Populism raises awkward questions about modern forms of democracy. It often represents the ugly face of the people. It is neither the highest form of democracy nor its enemy. It is, rather, a mirror in which democracy may contemplate itself, warts and all, in a discovery of itself and what it lacks. This definitive collection, edited by one of the worlds pre-eminent authorities on populism, Francisco Panizza, combines theoretical essays with a number of specially commissioned case studies on populist politics.
“A wide ranging and well-constructed re-evaluation of a vital but intractable category … This volume helps to reinvigorate a long tradition of comparative political analysis that deserves to regain a more central place in mainstream political science.”—Laurence Whitehead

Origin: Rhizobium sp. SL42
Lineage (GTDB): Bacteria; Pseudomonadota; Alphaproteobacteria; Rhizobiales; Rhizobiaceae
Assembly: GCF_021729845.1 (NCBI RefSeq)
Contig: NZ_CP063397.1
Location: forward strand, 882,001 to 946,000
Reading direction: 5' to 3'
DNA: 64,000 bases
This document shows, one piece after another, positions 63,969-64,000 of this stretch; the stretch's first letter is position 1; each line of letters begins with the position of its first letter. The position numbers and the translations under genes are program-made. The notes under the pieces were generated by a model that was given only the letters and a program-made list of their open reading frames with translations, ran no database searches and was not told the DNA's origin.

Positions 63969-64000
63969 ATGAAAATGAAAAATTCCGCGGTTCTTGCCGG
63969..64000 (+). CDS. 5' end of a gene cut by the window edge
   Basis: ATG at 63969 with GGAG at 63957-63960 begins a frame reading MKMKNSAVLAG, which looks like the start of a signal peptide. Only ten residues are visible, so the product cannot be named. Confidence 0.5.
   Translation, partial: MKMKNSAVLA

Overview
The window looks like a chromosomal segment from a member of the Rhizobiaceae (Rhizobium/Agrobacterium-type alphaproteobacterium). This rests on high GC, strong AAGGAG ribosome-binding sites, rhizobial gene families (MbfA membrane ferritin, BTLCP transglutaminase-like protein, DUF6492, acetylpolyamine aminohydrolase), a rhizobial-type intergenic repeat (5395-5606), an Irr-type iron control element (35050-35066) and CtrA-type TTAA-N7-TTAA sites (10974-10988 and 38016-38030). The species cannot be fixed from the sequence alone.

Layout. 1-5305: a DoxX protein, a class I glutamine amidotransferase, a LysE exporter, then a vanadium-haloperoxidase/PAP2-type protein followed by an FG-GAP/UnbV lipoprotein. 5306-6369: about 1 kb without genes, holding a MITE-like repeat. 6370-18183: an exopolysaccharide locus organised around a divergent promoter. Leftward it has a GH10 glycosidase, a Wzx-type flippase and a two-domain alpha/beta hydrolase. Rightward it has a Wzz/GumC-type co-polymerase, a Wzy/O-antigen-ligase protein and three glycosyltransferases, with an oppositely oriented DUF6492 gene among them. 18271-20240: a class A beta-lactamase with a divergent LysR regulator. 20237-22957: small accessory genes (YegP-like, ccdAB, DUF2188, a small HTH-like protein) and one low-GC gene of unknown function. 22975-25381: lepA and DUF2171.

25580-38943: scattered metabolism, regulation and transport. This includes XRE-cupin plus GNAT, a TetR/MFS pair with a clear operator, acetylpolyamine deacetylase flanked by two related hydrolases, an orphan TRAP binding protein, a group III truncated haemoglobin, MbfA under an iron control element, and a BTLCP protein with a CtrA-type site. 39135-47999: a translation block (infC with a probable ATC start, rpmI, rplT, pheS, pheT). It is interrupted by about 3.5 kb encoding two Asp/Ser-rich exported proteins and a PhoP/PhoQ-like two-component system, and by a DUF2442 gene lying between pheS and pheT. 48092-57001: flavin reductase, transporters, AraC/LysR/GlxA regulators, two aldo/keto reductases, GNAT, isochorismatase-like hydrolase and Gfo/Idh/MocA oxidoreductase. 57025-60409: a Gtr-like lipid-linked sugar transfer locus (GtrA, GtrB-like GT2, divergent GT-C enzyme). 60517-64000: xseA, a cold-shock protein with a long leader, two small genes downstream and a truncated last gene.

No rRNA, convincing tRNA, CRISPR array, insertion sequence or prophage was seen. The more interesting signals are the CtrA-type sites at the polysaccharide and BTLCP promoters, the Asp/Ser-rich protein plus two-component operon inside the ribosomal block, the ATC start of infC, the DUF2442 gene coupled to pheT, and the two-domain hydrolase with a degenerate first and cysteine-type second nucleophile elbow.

“Sheds new light on the surprising resurgence of populism in this era of globalization. With its penetrating analyses of populist discourse in a wide range of countries, the book is insightful and sophisticated. Recommended reading for all observers of contemporary politics!”—Kurt Weyland